I was pretty much robbed all my life and so were many of my contemporaries. I talked to people who are in the situation I am in now. They wouldn’t use the terminology I use, but I consider myself semi-retired. I spend my time perpetrating my music and trying to correct all the wrongs that were done to me financially. I think that’s what my contemporaries do too. A good portion of my time is spent overseeing that. I had a manager who ran off with all the Lynyrd Skynyrd money. I still can’t get paid. All the money goes to him. It’s a moral injustice the way I look at it. I still get paid as a writer, that’s quite a nice thing. My writing is one of the cornerstones of my existence. It takes me back. I used to write with two other guys. We were like a trio. We wrote “This Diamond Ring” together. We wrote for this publisher. One night he was a little drunk. He took us in his office and he said, “Y’know, boys, your songs are your children. They come back to take care of you when you’re old.” We just laughed at him. But I never forgot that day. And it’s really true. Your songs do come back to take care of you. Let’s just say that BMI is a lot more honest than most record companies. You’ll have a lot of trouble with the major record companies. You always have to keep your eyes open with them. It’s difficult to find justice with them. They hire a flotilla of lawyers to withstand your inquiries. By the time you get through all their lawyers, you’ve run out of funds to investigate. And that’s pretty much how they stay afloat. Any major company, like RCA, CBS or Capitol, if a class action suit was brought against them, they would be toppled to the point of ruination.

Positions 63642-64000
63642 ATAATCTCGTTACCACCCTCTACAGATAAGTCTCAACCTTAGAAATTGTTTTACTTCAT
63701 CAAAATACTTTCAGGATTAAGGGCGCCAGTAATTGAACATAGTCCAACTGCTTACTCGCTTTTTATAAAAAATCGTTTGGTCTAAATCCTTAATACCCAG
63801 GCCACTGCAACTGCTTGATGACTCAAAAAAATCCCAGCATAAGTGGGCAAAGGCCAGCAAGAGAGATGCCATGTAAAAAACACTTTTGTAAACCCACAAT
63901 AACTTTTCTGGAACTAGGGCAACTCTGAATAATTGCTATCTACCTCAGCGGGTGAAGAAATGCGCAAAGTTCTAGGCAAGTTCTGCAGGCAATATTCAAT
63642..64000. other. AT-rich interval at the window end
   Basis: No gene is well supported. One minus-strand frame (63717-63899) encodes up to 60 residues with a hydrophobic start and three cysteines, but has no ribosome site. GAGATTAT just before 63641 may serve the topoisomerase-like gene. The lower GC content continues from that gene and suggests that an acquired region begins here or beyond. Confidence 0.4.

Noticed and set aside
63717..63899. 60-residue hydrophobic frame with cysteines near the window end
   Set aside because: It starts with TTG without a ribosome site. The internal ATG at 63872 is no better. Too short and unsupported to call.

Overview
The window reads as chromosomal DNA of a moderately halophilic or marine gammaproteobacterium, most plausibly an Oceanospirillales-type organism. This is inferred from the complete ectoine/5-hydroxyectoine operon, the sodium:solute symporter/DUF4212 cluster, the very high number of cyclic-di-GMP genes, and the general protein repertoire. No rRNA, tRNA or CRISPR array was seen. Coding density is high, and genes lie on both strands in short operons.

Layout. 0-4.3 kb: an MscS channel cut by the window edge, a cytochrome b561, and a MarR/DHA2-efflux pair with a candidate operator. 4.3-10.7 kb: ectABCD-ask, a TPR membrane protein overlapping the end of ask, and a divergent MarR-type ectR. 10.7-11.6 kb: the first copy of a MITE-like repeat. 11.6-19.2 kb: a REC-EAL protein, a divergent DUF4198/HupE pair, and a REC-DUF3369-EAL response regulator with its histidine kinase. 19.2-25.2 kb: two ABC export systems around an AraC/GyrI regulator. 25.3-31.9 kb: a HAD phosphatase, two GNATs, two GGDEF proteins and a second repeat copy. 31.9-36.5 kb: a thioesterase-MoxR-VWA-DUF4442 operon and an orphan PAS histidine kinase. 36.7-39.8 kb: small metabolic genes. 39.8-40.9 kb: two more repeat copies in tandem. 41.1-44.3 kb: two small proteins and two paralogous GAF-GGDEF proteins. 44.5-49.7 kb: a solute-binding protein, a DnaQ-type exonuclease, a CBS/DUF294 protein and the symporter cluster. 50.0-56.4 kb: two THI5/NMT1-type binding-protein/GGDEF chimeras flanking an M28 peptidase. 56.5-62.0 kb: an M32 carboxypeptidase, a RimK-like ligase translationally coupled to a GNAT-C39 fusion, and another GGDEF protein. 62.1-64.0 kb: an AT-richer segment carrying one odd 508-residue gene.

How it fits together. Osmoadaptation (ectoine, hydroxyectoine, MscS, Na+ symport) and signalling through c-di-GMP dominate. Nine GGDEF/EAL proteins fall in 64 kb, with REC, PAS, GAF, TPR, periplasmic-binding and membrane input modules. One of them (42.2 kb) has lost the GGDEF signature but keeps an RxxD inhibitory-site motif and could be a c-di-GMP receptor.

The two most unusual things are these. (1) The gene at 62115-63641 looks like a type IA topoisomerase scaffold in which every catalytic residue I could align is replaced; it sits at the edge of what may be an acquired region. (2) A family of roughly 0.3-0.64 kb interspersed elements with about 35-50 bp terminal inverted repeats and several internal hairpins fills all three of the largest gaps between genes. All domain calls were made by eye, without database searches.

[Above: “This Diamond Ring,” all funked up, from Kooper’s 1976 “Act Like Nothing’s Wrong.”]
So do you want to organize a class action suit?
I’m way too lazy to do something like that. I’m 90 percent talent and 10 percent ambition now. I’m not ambitious enough to go out and do something like that. But the plain fact is that if 50 artists were put together in a class action suit they could bring down RCA, Capitol or Columbia. They could crumble the company.